To her fans, who include singers as different as Skye Sweetnam and Nelly Furtado, Emily Haines is the peppery, Moog synthesizer-wielding frontwoman for new wave-y dance-rockers Metric.
However, her wickedly titled, buzz-creating second solo disc, “Knives Don’t Have Your Back” - a collection of moody yet enticing piano-driven songs - cuts a new swath for the 32-year-old Toronto singer-songwriter.
During a rehearsal break on the night before she is to open her tour in Montreal, Haines is asked how Metric admirers are responding to her dramatic mood swing.
“It seems they understand it’s the same person, just at a different time of day,” she replies. “Everyone I know goes to rock `n’ roll shows, drinks a lot and gets (messed) up, but in the morning they wake up and take baths and need a different kind of music. `Knives’ is that music.”
Any reaction from her band mates since the disc was released in late September?
“I think it’s always been clear that I have a lot of other material besides what I write for Metric,” she answers. And, she notes, other band members have outside projects (bassist Josh Winstead and drummer Joules Scott-Key have a band called Bang Lime, for example).
“I really need to inhabit this mood for a while,” she says. “I always wanted to make a winter record, but winter never came.”
To recreate “Knives’” atmosphere, on a handful of dates Haines will be backed by strings and horns, just as she is on the record. (In Montreal, she is slated to work with the string section of indie-rockers The Arcade Fire and the horn players on “Knives.”)
Sparklehorse drummer Scott Minor, who played on “Knives,” and ex-Mercury Rev and current Silver Rockets bassist Paul Dillon will be part of her backing band, The Soft Skeleton.
Another, more unusual accompanist will be classically trained pianist Todor Kobakov, whom Haines calls “Canada’s most talented Bulgarian.” Kobakov, who did the string arrangements on “Knives,” will run a projector showing films he created for each song out of images from the work of director Guy Maddin.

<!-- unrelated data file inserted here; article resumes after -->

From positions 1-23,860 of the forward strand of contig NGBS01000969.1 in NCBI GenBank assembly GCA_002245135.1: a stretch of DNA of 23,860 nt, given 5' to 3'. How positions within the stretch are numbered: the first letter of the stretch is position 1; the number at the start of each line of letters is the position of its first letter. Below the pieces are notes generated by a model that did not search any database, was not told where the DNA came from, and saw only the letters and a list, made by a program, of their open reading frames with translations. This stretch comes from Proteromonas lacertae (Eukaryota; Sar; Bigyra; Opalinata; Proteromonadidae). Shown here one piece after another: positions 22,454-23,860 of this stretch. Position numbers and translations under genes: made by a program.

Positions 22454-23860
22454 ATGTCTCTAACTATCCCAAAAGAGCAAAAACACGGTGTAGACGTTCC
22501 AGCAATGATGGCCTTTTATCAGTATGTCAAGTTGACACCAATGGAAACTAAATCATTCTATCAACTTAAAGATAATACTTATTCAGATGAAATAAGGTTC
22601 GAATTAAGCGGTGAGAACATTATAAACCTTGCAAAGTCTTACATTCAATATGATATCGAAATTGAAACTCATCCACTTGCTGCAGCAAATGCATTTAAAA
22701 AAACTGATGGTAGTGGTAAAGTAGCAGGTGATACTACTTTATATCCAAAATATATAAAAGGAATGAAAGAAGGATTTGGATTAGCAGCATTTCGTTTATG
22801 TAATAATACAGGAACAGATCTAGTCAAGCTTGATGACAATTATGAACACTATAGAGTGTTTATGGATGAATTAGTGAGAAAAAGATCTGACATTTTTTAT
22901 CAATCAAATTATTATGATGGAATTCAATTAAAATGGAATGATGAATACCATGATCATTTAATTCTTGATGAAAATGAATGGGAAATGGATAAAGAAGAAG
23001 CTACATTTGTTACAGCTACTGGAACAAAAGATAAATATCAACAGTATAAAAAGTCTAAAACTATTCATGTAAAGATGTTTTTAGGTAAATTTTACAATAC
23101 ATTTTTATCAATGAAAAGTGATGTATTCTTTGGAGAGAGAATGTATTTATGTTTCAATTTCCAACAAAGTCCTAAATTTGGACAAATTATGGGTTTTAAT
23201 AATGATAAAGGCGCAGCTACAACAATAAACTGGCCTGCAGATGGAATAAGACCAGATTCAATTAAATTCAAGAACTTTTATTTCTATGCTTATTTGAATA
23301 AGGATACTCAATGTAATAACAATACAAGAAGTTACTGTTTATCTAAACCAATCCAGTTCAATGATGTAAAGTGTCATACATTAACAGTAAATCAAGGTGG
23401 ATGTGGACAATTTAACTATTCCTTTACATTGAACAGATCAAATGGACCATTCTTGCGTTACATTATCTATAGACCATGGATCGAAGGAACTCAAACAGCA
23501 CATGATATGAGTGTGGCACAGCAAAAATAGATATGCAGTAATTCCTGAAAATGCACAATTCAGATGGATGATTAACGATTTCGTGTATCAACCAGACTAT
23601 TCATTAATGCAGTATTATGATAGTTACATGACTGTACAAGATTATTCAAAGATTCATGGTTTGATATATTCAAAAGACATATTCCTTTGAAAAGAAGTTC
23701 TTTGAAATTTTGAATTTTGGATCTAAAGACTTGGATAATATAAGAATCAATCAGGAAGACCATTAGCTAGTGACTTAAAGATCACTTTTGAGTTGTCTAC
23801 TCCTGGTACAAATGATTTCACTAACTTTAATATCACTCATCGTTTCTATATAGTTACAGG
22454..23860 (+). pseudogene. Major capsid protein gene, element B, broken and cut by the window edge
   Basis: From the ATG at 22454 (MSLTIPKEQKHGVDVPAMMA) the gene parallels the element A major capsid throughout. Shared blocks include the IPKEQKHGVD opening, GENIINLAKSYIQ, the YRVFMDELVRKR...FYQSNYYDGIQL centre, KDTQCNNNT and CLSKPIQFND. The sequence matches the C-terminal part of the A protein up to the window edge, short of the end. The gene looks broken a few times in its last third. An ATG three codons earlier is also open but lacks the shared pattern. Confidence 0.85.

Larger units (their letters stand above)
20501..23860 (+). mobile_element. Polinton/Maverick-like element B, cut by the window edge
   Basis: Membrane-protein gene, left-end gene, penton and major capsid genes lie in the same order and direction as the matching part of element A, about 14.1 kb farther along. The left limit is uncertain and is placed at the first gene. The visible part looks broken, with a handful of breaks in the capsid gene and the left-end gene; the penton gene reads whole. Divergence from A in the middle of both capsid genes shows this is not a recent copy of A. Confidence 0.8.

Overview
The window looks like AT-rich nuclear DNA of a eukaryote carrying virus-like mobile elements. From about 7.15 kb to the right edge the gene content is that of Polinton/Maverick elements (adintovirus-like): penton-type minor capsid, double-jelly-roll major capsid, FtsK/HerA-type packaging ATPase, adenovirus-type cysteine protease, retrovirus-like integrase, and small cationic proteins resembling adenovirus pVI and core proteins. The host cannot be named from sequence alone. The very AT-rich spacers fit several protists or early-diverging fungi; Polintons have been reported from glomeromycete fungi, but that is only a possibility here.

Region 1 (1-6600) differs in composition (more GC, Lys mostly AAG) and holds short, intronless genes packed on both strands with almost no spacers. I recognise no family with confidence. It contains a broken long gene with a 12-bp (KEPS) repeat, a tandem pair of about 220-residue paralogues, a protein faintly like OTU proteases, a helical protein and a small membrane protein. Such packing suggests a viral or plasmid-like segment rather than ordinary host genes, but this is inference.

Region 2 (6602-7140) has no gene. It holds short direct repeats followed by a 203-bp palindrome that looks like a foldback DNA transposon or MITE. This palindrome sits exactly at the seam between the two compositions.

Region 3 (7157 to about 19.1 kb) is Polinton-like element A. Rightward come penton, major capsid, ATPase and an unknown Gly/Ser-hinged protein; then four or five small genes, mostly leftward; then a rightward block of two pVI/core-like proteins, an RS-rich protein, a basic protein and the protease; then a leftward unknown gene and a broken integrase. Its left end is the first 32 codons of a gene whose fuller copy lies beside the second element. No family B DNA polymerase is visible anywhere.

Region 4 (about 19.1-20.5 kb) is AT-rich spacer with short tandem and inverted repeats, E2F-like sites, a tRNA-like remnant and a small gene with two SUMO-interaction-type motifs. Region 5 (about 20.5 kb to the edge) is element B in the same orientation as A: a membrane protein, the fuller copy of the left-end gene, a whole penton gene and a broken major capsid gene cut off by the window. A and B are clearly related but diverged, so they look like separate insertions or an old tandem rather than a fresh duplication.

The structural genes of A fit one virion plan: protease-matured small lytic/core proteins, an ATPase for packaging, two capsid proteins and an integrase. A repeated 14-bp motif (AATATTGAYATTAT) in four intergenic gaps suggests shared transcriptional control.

“Around the time I was conceiving this record, I saw (Maddin’s 2003 film) `The Saddest Music in the World’ and was turned on,” says Haines. “I contacted him, we became friends and he gave permission to use any images I wanted from his films.”
Did Kobakov only use Maddin’s work?
“I don’t know,” Haines says. “There’s probably some extra footage of his that he’s snuck in there.”
Earlier in her career, Haines performed blindfolded on occasion. Is that an option on this tour?
“I never know what I’m gonna do next,” she replies. “It depends how intense the tour is. I try to keep myself entertained, and try not to anticipate myself.”
Haines is the daughter of the late Montreal poet Paul Haines, who collaborated with jazz musician Carla Bley on 1968’s “Escalator Over the Hill” and 1973’s “Tropic Appetites” albums. She freely admits her father’s influence in her writing. “He was the most oblique ever,” she told Newsday this week. “He was disdainful of anything obvious.”
Haines, who graduated from art school in Canada in the late 1990s, says her music “is structured, but it’s not. ... My favorite thing about composition is when things seem to be writing themselves. ... It’s always easiest when things want to be born.”
After she puckishly observes that “Knives” “sounds really good in airports,” Haines is asked about one of its keenest tracks, “Crowd Surf Off a Cliff,” which unfolds like a dream.
“I am most concerned about what can happen when you are adventurous with your life and career,” she says. “You keep sending yourself out there and sometimes you can’t make it back.”
And “Nothing & Nowhere,” a meditation on impermanence where she observes, “Some say life is insane, but it isn’t insane on paper”?
“Generally I find it odd to go back and ascribe meaning to something, but it’s about anyone who doesn’t have complete control of their life, who has to grapple with the external world and what the world expects of you.”
Then she laughs. “Oh, the road is so hard! That’s what it’s about. Metric did 260 dates in 2006. But I don’t want it to be referential to that, because as musicians, our worst problems are still luxury problems. But when you’re going to do a tour, you’re handed a piece of paper with your life written out on it for months. Someone can write it on a piece of paper, but then a person has to physically do it.”
What about the hazy, melancholy “Doctor’s Blind,” which proposes pharmacological answers to emotional upsets?
“The whole mood was inspired by `Rosemary’s Baby.’” she says. (Krzysztof Komeda’s) soundtrack was a big influence.”
As the conversation comes to a close, Haines is asked if she thinks of herself as a role model for young women in the way Sonic Youth’s Kim Gordon is for her.
“I try not to focus on gender,” she says, “but everybody needs people to inspire them. The most valuable make you want to be more yourself, not more like them.”
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